Japan’s Language Policy and Assumptions about Learner Identities: Promotion of English Language Teaching for Japanese and Japanese Language Teaching for Foreigners (ft. Dr Kayoko Hashimoto)
|Monday, 17 April 2023, 1:30 pm - 2:30 pm (JST)
Zoom Webinar (Register)
|English (with Japanese simultaneous interpretation)
The embedded notion of the inseparable relationship between nation, language, and people has shaped Japan’s language policy. This notion has had a tremendous impact on the way language teaching is planned, promoted, and delivered, and in the era of transnational migration, it is a notion that seems to prevail in Japanese society. The latest revision of the Courses of Study for secondary schools continues to be based on the dichotomy of Japanese versus foreigners in relation to language learning. The instrumental view of English as a tool to promote Japan’s distinctiveness to the rest of the world appears to mirror the way Japanese language teaching has been promoted.
In this talk, I will discuss how learners’ identity has been constructed in so-called “English education” in Japan and how learners’ identity has been assumed in the promotion of Japanese language teaching in Japan and overseas, by analysing relevant policy documents. I will also reflect on how such practices present contradictions and problems for successful policy implementation.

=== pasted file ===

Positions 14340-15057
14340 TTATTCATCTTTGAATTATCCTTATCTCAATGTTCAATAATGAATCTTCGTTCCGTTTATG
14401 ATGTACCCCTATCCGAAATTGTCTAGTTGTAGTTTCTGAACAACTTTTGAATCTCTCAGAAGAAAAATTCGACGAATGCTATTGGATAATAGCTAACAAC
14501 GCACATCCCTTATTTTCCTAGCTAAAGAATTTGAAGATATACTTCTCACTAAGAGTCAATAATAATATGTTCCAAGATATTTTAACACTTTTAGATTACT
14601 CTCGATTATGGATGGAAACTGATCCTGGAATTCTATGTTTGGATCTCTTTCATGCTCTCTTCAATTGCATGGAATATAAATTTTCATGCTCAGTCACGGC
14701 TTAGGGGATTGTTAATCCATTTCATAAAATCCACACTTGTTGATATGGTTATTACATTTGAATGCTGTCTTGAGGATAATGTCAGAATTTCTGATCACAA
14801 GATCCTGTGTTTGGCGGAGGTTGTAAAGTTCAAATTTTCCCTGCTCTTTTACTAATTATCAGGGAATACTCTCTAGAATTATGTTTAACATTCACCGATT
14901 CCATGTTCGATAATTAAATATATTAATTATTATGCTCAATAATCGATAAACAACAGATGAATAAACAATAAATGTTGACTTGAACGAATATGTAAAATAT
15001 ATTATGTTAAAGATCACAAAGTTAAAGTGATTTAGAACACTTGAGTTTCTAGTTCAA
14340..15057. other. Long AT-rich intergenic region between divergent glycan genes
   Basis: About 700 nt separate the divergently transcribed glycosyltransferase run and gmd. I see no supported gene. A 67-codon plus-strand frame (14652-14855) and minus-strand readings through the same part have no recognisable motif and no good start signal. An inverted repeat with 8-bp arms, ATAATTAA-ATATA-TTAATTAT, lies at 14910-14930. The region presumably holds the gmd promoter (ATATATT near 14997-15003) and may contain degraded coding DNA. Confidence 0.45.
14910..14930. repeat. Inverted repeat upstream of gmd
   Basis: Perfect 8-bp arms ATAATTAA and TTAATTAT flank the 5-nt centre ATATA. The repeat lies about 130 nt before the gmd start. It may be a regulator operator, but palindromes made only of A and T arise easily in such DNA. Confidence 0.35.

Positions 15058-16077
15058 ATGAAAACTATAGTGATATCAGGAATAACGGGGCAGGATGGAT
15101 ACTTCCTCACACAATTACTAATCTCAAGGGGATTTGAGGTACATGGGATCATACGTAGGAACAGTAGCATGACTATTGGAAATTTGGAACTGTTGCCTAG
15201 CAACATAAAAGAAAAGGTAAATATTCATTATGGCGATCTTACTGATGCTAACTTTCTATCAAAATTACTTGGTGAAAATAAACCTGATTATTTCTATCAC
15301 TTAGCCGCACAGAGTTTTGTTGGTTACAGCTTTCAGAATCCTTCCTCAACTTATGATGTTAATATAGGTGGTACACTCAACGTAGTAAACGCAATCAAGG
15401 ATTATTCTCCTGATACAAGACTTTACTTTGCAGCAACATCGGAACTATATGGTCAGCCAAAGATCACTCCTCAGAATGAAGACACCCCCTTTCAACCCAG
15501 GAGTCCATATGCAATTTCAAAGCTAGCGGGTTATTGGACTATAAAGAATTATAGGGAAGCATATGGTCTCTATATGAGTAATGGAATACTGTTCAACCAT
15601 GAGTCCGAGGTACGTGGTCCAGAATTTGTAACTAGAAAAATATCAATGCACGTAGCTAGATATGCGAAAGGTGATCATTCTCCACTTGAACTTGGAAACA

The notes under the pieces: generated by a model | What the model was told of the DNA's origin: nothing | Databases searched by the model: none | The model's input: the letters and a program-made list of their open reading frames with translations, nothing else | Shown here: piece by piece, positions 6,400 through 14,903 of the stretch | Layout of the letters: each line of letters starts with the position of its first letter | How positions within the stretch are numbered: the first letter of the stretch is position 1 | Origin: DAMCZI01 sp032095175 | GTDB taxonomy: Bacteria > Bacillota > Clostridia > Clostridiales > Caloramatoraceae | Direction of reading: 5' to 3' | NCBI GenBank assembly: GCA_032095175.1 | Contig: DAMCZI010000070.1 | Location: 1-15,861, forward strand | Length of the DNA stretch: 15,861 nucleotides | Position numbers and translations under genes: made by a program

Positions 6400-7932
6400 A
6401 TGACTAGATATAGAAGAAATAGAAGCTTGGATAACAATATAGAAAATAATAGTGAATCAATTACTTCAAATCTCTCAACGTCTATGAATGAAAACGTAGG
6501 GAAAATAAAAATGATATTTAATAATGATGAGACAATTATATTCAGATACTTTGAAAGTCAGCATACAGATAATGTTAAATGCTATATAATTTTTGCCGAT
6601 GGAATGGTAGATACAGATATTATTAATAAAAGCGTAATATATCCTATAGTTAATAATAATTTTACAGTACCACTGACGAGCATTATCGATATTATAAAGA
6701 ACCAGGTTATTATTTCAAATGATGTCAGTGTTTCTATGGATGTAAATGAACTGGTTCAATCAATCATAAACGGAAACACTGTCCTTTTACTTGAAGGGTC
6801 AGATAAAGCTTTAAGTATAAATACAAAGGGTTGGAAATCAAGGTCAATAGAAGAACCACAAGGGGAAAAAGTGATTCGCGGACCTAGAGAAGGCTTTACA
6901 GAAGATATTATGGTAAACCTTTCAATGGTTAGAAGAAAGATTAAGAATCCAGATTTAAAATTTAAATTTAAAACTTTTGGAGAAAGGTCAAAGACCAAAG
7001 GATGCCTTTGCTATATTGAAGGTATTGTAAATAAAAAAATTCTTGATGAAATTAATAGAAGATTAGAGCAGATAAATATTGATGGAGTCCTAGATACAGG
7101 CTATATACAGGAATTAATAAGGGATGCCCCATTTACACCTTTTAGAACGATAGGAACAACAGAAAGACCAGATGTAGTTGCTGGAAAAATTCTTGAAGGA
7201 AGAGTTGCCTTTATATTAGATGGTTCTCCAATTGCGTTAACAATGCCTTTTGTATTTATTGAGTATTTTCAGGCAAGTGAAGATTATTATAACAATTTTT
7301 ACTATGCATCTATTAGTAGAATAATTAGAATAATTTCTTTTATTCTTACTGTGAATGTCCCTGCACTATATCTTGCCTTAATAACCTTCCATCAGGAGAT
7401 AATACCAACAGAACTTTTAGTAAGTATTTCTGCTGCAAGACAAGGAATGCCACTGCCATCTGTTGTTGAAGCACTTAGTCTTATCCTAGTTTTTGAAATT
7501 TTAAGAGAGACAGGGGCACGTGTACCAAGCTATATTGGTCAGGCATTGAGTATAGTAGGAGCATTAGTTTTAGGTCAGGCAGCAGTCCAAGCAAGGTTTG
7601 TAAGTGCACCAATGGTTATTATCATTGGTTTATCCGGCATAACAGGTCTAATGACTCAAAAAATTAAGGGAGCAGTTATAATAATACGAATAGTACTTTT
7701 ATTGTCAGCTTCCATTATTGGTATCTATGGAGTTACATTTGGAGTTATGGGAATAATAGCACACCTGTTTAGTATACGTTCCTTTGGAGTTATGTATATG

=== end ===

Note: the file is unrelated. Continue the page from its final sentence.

In conclusion, I shall share one of my current projects on Japanese language learners in Australia and Vietnam to illustrate how individual learners with linguistically and culturally diverse backgrounds are empowered by critical engagement in Japanese language learning.
Dr Kayoko Hashimoto is Senior Lecturer at School of Languages and Cultures, The University of Queensland, Australia. Her main research area is language policy with particular interest in Japanese and English language teaching in Asia and Australia. Her publications include Asian Studies Review special issue “Japan and Southeast Asia: Language, mobility and employability” (Guest Editor, 2022, Vol. 46, Issue 4), an edited book, Japanese Language and Soft Power in Asia (2018, Palgrave Macmillan), and a co-authored book, Beyond Native-Speakerism: Current Explorations and Future Visions (2018, Routledge, with S. A. Houghton & D. J. Rivers).
|Tokyo College, the University of Tokyo